CJD investigation

CJD investigation
The HSE are conducting an investigation into the rare brain disease Creutzfeldt-Jakob Disease (CJD).

The HSE are conducting an investigation into the rare brain disease Creutzfeldt-Jakob Disease (CJD).

They are currently trawling through medical records to find out how many patients may have been exposed to the disease.


CJD is often referred to as the human form of mad cow disease and is a fatal and incurable form of dementia. RTÉ have reported that the disease normally causes dementia, coma and then death within a year.

The Head of Health Protection with the HSE spoke to RTÉ’s Morning Ireland last week and advised that approximately ten to 20 people are at risk.

The investigation has been launched following concerns that surgical instruments were used on patients after they were previously used on a patient later diagnosed with CJD. Normal sterilisation techniques are not sufficient to decontaminate equipment used on persons with the disease and much more rigorous procedure or the destruction of the equipment is required.

RTÉ reports that the patient was not diagnosed with CJD until two weeks after the operation, which was undertaken at Beaumont Hospital, and the equipment had been used on other patients in the meantime.

This incident raises questions as to whether or not the HSE may have been negligent. While a hospital does not undertake to perform medical services, it does undertake to provide appropriate medical services by appropriate medical personnel in a competently run hospital. A hospital owes a number of duties to patients of that Hospital and the HSE (in the context of public hospitals) has an overall responsibility to up hold these duties:

1. To provide a safe place and system for the provision of medical services or;

2. To staff the hospital with appropriate medical personnel or;

3. To provide access to safe and appropriate medical systems or devices.

Medical Negligence

Medical Negligence is essentially an act or omission by a health care professional which is below the accepted standard of care and which results in injury or death to a patient. If the patients in question contracted CJD there are four main steps in proving medical negligence:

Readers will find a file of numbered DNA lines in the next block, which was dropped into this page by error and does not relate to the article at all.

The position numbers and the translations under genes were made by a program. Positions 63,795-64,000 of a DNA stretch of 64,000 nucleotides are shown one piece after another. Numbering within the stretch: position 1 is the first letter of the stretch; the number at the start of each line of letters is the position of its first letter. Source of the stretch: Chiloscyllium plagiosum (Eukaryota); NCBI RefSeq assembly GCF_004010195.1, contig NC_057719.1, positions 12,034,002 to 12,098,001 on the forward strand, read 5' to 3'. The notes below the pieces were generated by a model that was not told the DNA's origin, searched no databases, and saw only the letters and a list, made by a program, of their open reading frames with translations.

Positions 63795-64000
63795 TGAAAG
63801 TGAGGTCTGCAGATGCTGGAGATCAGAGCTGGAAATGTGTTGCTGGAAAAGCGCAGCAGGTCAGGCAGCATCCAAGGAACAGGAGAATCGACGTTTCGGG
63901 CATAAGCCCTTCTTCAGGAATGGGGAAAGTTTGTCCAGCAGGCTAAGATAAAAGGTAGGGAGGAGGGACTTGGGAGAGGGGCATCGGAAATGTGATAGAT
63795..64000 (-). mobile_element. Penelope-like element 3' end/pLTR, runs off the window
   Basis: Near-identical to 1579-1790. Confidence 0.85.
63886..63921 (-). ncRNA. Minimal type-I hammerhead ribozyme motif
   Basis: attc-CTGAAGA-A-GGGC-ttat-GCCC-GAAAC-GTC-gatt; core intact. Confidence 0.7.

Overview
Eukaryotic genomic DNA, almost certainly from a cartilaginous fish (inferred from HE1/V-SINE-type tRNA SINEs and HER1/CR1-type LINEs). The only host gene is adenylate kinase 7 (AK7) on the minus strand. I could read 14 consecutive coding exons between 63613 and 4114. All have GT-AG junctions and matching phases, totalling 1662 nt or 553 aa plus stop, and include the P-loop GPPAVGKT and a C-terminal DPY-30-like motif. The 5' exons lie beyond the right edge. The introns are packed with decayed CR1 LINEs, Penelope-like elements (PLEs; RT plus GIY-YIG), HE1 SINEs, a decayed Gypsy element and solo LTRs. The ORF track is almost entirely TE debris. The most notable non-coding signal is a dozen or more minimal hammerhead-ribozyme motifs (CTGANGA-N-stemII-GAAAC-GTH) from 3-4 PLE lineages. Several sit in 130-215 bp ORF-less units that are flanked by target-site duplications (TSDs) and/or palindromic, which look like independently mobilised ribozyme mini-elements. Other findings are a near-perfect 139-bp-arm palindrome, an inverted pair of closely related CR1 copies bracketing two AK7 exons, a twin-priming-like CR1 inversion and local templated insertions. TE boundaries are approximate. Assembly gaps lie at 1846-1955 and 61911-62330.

1. Proof that there is a Duty of Care – a legal duty is owed whenever a health care provider or hospital undertakes to treat a patient;

2. Proof that there is a breach of this Duty of Care – it must be shown that the health care provider failed to follow the standard of care;

3. Proof of Injury – the breach of duty must have caused the injury and;

4. Can you prove Damage – Regardless of whether or not the health care provider was negligent, there is no basis for a claim in negligence without damage, be it monetary, physical or emotional.

Steps we take to establish a possible case or ‘cause of action’

Medical negligence claims, in a similar way to personal injury claims, are made up of a series of hurdles. If you do not clear the first hurdle you cannot move on to the next.

To establish a case in medical negligence we need to take these steps:

Take up copies of all medical records and check them. In some cases we may even send them to a medical records expert for analysis;

Write to the doctor, health care professional or institution we believe is responsible for the injuries caused;

Medical experts specialising in the particular area of medicine involved will then be asked to consider whether or not the treatment received was negligent or sub-standard and if so the extent of the damage it caused.

If we consider that we have enough evidence to prove a case of medical negligence, then we advise starting court proceedings immediately.

Clinical negligence cases can be settled by negotiation without the need to proceed to a full trial but they are rarely resolved without starting court action.

Contact Us

If you feel that you or a loved one has been affected by the failure on the part of a hospital to operate safe practices and provision of medical services and have suffered injury as a result contact Orlagh Wafer at orlagh@lynchsolicitors.ie or telephone 052-612 4344 or Freephone 1800 750 850.

The material contained in this article is provided for general information purposes only and does not amount to legal or other professional advice. While every care has been taken in the preparation of the information, we advise you to seek specific advice from us about any legal decision or course of action.